Pro Speak: Slow Going but Growing
She also took us to visit several nonprofit organizations in Moscow, including one called The Basement, a theater group serving children. The thing that was most interesting to me was that we went on a Sunday morning, and the place was full of kids. She said kids are too busy during the week and on Saturdays, so Sunday mornings are one of the few times the theater could offer programming. Interesting. How many American nonprofits would consider offering programs on a Sunday morning?
In October, it was just starting to get cold, and I found my favorite drink in Moscow to be the hot chocolate. It wasn't like anything I've ever had. Imagine a dark chocolate candy bar melted and infused with steaming milk. That was about it! It was awesome!
We were amazed at all the history in the city. We saw buildings that were built in the 1500s. It was awe-inspiring to imagine all the activities that had taken place in them.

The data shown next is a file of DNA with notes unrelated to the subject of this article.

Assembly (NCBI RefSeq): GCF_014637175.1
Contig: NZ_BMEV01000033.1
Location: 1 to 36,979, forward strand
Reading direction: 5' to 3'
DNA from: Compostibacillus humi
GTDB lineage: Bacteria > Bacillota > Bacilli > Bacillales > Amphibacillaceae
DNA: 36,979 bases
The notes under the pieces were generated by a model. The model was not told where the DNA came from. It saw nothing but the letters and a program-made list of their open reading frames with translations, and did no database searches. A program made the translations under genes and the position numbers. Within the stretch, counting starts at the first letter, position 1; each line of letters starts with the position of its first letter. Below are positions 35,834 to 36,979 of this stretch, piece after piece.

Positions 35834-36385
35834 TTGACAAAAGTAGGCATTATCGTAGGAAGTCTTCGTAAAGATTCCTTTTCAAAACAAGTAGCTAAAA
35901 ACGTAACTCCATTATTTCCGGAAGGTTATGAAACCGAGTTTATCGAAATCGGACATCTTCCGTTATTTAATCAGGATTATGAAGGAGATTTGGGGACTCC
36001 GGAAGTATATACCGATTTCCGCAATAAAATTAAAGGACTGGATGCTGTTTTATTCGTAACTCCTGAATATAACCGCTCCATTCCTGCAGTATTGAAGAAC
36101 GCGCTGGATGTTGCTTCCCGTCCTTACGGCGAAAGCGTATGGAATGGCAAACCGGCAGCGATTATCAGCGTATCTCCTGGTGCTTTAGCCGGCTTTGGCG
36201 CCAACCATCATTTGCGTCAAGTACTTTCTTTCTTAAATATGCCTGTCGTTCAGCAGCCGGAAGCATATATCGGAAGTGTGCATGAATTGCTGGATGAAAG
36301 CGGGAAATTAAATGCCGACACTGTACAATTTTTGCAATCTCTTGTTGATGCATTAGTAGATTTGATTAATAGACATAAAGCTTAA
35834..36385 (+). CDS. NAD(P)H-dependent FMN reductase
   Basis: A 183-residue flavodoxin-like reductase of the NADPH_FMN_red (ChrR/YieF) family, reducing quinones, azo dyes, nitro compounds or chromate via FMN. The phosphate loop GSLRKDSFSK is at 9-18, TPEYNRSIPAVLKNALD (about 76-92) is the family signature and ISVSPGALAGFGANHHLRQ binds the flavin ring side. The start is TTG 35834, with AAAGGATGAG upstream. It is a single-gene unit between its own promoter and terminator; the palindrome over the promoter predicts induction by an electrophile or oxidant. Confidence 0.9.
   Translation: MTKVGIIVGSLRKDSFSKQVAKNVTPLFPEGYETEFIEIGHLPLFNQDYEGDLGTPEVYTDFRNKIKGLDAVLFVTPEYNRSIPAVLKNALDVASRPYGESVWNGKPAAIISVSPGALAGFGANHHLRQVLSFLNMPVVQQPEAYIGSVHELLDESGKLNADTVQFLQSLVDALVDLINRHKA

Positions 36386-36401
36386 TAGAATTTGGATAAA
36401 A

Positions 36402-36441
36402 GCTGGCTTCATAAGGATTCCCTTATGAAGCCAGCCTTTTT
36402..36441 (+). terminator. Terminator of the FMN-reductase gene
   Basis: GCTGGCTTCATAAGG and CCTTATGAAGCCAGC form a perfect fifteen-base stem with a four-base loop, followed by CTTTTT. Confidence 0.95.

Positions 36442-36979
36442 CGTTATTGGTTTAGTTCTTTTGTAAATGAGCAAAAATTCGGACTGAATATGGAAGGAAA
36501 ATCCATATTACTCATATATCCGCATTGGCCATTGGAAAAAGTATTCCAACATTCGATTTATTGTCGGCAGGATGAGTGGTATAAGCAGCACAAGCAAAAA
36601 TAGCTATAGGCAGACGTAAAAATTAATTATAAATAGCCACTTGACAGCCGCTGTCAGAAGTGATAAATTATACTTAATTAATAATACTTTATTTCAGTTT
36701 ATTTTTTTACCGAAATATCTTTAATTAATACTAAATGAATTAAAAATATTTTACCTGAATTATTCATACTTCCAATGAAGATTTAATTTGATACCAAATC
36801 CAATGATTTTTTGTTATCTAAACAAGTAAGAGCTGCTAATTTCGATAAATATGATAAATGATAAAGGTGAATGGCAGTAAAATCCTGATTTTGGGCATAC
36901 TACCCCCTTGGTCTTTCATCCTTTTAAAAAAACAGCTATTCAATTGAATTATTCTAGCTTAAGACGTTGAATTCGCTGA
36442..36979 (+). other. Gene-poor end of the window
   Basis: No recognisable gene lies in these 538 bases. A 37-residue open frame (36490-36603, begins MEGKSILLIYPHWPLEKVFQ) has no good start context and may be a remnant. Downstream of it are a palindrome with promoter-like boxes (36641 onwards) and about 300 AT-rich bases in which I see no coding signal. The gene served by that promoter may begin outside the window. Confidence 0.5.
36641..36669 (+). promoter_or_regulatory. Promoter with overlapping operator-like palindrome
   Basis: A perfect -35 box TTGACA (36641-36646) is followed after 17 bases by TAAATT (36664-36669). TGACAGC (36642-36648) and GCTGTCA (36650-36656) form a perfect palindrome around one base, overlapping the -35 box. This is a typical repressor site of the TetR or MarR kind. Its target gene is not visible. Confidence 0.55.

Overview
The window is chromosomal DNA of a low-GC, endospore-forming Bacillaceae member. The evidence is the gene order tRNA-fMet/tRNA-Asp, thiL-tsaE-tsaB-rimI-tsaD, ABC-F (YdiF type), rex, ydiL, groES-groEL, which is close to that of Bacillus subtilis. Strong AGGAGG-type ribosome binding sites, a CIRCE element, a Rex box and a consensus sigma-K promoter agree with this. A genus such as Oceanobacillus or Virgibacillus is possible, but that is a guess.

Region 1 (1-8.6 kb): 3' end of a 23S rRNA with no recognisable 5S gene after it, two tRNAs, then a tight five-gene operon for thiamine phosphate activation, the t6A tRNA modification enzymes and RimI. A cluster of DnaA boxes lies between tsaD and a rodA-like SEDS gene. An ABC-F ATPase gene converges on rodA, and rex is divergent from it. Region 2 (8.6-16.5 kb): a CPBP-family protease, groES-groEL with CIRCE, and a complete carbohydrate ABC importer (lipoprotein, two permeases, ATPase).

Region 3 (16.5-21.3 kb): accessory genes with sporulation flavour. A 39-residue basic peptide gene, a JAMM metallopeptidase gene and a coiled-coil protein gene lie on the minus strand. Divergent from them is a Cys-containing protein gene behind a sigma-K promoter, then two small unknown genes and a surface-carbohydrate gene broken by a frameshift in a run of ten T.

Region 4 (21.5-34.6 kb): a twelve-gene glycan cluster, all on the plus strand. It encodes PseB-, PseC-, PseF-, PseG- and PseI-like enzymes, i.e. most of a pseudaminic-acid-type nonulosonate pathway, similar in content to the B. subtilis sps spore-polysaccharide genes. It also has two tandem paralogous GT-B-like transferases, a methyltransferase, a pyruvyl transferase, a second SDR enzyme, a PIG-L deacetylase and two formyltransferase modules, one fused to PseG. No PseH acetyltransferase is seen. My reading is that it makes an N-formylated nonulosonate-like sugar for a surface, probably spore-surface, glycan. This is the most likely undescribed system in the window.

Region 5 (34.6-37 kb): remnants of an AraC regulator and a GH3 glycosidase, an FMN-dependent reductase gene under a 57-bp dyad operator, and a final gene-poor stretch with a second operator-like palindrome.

So, what's different about fundraising in Russia than in the United States?
? First, there's a lingering expectation among many peo-?ple that the government should "take care of things." Now that the country is no longer under communist ?rule, some services are being taken over by private nonprofits. It's a slow cultural shift ?that makes fundraising ?difficult for many.
? Second, there's no tax incentive for people to give like we have in the United States. I know it's a small consideration for many donors here in America, but it does encourage some gifts. They don't have that benefit in Russia.
? Finally, there are few middle-class people to give. In Russia, there is a large and growing number of wealthy people due to the new capitalist opportunities. There's also a large number of poor in the country. Middle-class people, who are the bulk of donors in the United States, make up only a small percent of the population in Russia. So, Russia simply doesn't have the sheer number of donor prospects that we do.